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Sophie Cameron

Features and Opinion Editor, Solicitors Journal

Financial Conduct Authority publishes final guidance for firms on supporting mortgage borrowers

Financial Conduct Authority publishes final guidance for firms on supporting mortgage borrowers


The regulator has provided final guidance on how mortgage lenders can help customers

The UK’s Financial Conduct Authority (FCA) published, on 10 March, final guidance for mortgage lenders on the ways in which they can support existing customers who are worried or struggling with their mortgage payments due to the cost-of-living crisis.

Alongside the publication of the final guidance document, the FCA has also published its latest research on the UK mortgage market and the relevant macroeconomic developments, which includes revised estimates that an additional 356,000 borrowers could face difficulties repaying their mortgage by the end of June 2024.

The FCA’s research note, which is based on the latest mortgage product sales data, finds that borrowers aged between 18-34 are the most likely working age category to be financially stretched, as are those borrowers living in London and the South East. The FCA also presents the details of the recent work carried out by major lenders to support borrowers during the challenging economic environment, which includes proactively contacting customers 16.5 million times in 2022 to offer support.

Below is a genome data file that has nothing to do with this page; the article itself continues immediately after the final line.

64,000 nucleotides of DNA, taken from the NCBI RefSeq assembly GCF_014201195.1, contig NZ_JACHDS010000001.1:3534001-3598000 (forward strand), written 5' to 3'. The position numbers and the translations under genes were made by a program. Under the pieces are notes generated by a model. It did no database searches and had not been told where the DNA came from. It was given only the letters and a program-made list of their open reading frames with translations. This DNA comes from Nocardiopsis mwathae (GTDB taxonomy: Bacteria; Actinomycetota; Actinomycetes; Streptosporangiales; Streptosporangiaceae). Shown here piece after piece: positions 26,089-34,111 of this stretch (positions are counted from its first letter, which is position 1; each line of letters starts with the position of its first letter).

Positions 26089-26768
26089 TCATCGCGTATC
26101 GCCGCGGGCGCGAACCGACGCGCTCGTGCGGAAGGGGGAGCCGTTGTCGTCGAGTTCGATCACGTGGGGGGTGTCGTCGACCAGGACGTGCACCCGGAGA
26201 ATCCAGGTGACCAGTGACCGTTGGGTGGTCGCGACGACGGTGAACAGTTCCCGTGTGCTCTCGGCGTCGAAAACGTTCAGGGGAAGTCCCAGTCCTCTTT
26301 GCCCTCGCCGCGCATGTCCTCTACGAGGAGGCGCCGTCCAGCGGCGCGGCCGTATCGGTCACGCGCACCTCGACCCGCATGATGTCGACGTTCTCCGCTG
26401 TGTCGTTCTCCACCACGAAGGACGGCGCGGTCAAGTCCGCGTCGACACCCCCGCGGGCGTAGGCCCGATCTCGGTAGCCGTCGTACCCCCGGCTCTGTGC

Mortgage lenders are expected to adhere to certain standards when providing support to customers that are experiencing financial difficulties. The FCA’s finalised guidance provides details on the options open to mortgage lenders to support customers who have missed payments or who are worried that they may not be able to make payments in future. The options open to lenders include extending the term of the customer’s mortgage or agreeing on reduced monthly payments for a temporary period.

Sheldon Mills, Executive Director of Consumers and Competition at the FCA, said: “Our research shows most people are keeping up with mortgage repayments, but some may face difficulties. If you’re struggling to pay your mortgage, or are worried you might, you don’t need to manage alone. Your lender has a range of tools available to help. Get in touch as soon as you have concerns, don’t wait until you’re about to miss a payment before doing so. Just talking to them about your options won’t affect your credit rating.”